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Shared Placement: An Overview of Prevalence, Trends, Economic Implications, and Impacts on Child Well-Being

Divorce rates have increased dramatically since the 1960s, reaching their highest rate in the 1980s and since stabilizing. Over the course of this period, there have been major changes in law and practice around marital dissolution, with implications for parental roles in custody arrangements and financial responsibility. In this report, the author reviews existing research conducted in Wisconsin and elsewhere, in order to examine trends, patterns, and implications of shared placement custody arrangements.

The author finds compelling evidence of rapid and continuing growth in shared placement in Wisconsin with the suggestion of similar patterns across the country. Despite this growth, we know very little about how to assess economic well-being in the context of shared placement. The little existing research suggests that children’s economic well-being does not generally change substantially under shared placement relative to traditional mother placement arrangements, although children on average do seem to fare somewhat worse in one of their homes than they would under sole-mother placement. Existing research also provides little evidence that shared placement is worse for overall child well-being than sole-mother placement, and at least some evidence that it is better. Overall the evidence offers reason to be cautiously optimistic about shared placement as used, while leaving many unanswered questions. The report calls for more nationwide data on shared placement, and rigorous studies that make stronger causal links between placement type and family economic and child well-being.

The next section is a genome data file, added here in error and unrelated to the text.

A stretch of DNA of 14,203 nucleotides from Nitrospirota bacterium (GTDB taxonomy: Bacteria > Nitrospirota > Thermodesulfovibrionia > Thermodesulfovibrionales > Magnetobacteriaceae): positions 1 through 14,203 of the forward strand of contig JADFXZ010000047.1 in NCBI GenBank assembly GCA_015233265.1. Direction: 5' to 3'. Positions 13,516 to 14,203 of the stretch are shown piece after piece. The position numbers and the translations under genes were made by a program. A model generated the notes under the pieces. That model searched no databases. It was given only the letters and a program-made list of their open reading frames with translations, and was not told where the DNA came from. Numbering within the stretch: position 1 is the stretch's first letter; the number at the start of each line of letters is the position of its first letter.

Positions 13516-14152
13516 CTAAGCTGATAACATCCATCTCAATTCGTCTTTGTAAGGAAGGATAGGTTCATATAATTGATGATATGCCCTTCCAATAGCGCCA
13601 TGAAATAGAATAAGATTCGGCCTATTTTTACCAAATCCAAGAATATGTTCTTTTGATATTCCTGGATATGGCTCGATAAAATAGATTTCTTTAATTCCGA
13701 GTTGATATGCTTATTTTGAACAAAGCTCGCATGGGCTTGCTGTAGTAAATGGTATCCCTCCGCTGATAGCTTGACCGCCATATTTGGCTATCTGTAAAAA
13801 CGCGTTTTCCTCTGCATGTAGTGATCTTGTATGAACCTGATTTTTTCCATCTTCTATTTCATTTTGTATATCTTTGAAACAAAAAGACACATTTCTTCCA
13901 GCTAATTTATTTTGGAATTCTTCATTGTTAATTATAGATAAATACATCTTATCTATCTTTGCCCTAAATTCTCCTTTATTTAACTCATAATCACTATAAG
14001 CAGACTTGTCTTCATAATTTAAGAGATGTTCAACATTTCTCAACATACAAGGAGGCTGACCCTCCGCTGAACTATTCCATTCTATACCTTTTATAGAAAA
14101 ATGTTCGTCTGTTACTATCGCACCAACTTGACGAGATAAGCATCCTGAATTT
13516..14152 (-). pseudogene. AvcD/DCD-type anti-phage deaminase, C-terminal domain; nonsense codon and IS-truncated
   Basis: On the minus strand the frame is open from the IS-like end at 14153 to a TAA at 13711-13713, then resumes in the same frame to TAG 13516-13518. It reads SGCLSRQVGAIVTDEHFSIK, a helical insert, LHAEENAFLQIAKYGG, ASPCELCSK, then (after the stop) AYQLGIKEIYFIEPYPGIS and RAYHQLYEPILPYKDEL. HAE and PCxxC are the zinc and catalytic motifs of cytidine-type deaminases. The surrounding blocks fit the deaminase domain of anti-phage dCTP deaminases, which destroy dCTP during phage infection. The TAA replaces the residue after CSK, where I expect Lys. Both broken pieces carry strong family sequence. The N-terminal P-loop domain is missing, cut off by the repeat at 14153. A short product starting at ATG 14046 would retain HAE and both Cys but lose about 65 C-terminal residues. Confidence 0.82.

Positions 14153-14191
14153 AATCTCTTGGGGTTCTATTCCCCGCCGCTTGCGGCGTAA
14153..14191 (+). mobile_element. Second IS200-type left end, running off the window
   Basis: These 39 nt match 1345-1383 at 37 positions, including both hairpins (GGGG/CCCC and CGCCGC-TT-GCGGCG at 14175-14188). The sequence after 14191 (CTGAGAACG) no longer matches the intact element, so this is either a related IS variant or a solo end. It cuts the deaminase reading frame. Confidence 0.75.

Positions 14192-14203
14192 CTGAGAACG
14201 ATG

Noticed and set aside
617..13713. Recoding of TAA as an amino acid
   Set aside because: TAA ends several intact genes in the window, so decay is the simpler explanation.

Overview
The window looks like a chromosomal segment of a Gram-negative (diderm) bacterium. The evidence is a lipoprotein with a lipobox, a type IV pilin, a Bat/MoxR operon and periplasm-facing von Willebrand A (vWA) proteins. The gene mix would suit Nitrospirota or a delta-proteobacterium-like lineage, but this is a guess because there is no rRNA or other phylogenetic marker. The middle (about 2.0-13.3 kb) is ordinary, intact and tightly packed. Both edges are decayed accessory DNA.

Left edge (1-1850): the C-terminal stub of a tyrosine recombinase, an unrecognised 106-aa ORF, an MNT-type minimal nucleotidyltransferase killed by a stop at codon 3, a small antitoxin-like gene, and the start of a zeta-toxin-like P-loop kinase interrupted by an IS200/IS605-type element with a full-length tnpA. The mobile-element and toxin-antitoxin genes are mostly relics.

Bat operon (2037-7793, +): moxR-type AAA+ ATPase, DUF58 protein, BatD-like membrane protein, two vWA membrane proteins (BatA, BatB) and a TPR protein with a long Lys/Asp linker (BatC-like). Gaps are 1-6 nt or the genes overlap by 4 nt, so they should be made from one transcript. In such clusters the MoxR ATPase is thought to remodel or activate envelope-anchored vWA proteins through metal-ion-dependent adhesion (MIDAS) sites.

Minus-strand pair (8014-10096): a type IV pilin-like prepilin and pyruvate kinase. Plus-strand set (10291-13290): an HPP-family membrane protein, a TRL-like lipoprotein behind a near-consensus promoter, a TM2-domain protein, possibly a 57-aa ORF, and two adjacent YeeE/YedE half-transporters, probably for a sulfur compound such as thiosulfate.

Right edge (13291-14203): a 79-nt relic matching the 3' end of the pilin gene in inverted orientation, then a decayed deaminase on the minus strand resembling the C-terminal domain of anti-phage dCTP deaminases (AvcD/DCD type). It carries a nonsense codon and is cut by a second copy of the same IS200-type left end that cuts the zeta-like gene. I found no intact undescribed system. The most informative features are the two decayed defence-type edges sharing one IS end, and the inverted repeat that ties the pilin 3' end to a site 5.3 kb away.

Child Development & Well-Being, Child Support, Child Support Policy Research, Children, Custody & Placement


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